As Halloween approaches, Hollywood is set to release aspate of movies designed to frighten moviegoers with the usual seasonal fare ofvampires, werewolves, and zombies. But critical accolades are also being paidto another type of horror film, one that shows the allure of destructiveeconomic and political ideologies championed by charismatic personalities.These new films look at a Nazism and Communism that, under the guise ofbringing economic salvation, unleashed some of the greatest horrors in humanhistory. Pope John Paul II rightly described these systems as “ideologies of evil.”
A German movie, Der Untergang ( The Downfall ),depicts Adolf Hitler as a fully realized man rather than the simplistic monstermore commonly given us by filmmakers. This is important in that it is crucialto see how one man was able to manipulate the economic depression and rampantinflation of Weimar Germany, as well as longstanding group prejudices. The filmshows how Hitler was able to exact his will and hold his countrymen in thrallwhile nearly succeeding in exterminating Europe's Jewish population andslaughtering millions of European and American soldiers and civilians.
If The Downfall goes to great lengths to humanize Hitler in order to makemore realistic his rise to power and ability to shape world events bysponsoring horrific acts, The Motorcycle Diaries is even more frightening in its attempts to humanize theSouth American ideologue and revolutionary Ernesto “Che” Guevara. The film isan attempt to validate the Communist ideology as a cure for the diseases ofpoverty and illness and as a substitute for the religion that is, in the film'sdepiction, petty and ineffective.
The Motorcycle Diaries chronicles the South American trek of a young Guevara andhis friend, Alberto Granado, in 1952. Both men are portrayed as handsome andidealistic. That the trip awakened the son of an Argentine aristocrat to therealities of poverty, despair and illness is evident in the title of one of thefilm's two sources: Traveling with Che Guevara: the Making of aRevolutionary . The poverty and diseasewitnessed by Guevara were real. However, the political solutions he eventuallydevised for these problems were as ill advised as his rejection of religion.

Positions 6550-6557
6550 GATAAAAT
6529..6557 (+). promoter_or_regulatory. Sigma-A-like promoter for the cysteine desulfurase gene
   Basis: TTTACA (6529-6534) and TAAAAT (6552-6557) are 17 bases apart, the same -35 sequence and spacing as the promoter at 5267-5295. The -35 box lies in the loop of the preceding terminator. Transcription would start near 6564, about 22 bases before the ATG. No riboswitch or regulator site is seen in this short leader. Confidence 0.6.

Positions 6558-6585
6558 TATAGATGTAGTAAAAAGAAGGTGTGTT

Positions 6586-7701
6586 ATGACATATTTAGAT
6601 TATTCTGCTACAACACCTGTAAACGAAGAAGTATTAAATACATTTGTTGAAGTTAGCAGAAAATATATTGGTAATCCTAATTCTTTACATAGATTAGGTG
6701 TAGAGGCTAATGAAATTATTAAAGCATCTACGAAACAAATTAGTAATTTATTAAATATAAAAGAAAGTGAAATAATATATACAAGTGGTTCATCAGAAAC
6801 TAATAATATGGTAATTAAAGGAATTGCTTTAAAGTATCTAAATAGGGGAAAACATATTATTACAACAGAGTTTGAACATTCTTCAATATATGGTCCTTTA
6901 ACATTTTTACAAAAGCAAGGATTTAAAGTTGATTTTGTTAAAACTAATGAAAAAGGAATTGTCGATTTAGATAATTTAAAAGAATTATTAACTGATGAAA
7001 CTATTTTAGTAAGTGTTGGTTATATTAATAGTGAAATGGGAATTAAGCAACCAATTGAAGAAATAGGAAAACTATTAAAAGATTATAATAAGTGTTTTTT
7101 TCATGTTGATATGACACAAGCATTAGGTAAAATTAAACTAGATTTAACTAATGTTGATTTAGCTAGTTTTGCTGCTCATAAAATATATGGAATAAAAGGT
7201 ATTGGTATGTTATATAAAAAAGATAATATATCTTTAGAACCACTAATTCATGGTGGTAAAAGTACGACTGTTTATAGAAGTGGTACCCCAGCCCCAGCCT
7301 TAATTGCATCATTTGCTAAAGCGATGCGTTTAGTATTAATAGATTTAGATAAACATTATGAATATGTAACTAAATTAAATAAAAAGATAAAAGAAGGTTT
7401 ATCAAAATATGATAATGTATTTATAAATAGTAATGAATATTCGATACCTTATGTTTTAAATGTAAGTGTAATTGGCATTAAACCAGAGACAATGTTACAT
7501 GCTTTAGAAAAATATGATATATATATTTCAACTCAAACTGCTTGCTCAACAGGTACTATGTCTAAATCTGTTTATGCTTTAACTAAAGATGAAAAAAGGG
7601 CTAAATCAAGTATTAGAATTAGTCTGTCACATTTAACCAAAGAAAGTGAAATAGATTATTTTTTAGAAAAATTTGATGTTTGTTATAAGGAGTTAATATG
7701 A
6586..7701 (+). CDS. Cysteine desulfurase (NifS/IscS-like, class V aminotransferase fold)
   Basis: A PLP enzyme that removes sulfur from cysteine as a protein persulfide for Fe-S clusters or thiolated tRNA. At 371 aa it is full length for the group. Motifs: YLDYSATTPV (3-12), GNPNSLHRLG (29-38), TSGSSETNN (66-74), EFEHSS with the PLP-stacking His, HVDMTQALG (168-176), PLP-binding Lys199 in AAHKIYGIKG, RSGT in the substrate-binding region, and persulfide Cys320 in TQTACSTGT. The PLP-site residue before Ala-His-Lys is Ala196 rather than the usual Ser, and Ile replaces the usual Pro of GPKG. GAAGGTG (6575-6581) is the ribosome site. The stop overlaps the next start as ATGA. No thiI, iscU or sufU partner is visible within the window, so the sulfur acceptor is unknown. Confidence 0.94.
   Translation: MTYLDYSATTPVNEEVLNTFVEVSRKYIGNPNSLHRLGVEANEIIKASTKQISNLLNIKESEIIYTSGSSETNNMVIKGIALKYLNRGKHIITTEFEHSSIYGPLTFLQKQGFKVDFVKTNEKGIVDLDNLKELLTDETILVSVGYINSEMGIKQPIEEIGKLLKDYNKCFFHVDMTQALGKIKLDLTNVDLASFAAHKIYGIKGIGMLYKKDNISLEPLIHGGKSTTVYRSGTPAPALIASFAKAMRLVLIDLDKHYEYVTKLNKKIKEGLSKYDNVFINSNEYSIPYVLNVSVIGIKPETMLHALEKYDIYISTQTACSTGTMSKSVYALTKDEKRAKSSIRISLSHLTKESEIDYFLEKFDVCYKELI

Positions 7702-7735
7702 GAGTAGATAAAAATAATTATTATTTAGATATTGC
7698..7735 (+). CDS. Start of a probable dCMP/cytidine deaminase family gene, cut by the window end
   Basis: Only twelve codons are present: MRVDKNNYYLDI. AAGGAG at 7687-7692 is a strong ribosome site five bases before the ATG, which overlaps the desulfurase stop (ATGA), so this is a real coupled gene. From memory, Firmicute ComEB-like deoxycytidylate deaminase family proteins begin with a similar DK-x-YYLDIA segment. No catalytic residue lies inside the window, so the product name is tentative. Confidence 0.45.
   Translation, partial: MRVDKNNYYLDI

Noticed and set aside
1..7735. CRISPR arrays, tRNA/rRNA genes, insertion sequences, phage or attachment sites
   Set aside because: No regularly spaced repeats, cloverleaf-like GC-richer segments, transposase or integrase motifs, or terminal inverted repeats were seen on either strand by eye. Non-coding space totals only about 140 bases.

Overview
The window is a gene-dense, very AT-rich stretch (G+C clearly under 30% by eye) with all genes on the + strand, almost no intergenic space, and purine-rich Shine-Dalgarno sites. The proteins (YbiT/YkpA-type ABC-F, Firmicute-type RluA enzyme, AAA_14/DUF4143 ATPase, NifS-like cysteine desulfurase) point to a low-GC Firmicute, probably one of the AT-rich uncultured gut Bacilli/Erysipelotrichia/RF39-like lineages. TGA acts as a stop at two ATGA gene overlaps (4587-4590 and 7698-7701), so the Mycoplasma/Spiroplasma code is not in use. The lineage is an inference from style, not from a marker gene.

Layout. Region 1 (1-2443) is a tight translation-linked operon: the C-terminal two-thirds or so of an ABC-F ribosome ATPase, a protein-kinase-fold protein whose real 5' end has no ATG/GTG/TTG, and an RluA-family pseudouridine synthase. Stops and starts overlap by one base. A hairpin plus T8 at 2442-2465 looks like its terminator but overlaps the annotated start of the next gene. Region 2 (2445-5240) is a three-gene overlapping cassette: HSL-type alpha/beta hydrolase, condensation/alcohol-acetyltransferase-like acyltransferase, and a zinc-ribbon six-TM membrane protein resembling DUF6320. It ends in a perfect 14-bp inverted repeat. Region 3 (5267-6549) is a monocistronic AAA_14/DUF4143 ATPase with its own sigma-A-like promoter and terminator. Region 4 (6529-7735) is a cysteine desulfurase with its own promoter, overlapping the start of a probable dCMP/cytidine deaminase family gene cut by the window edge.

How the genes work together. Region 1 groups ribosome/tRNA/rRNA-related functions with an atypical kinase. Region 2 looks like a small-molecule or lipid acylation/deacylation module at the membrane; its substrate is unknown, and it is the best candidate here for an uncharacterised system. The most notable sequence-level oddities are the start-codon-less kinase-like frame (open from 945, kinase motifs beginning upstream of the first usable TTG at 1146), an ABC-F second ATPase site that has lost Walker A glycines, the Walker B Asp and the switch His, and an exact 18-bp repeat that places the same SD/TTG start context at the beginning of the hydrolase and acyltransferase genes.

Detroit Free Press critic Terry Lawson concedes that “the perfume of Marxistidealism has long been overwhelmed by the rot of Castro's Cuba, even for thosewho still believe Guevara was martyred in the cause of freedom and justice.”But Lawson and a critical cadre in the mainstream press ignore the fact thatGuevara used the injustices and inequities he witnessed as excuses forfomenting Communist revolution throughout Central and South America, and forserving as a liaison between Soviet Russia and Cuba.
In one of the film's key scenes,Guevara flouts the rules of the nuns who run a leper colony in Peru. The nunshave imposed a rule that requires the lepers to attend Mass before receivingfood. Guevara, a physician, endears himself to the lepers by examining themwithout surgical gloves and smuggling food to those who refuse to attend Mass.As New Criterion writer Anthony Danielsnoted, the film is rife with ironies, including the fact that “denying food orgoods to those who don't conform ideologically has long been a practice ofCommunist regimes, including Cuba's.” Another irony noted by Daniels and notaddressed in the film is the fact that trips such as those made by Guevara andGranado are impossible today, largely due to the oppressive governments thatrose to power through the efforts of Guevara and his ilk.
The plight of the poor has longbeen exploited by tyrants seeking unchecked power. The sacrifice of economicand personal freedoms under the false pretense of eliminating poverty is one ofthe most seductive--and hence frightening--ideologies confrontinghumanity, regardless of the charismatic, physically attractive, and humanisticfaces filmmakers might attach to them. With the Hitler and Guevara films, Hollywoodhas given us two of the very scariest movies of the Halloween season.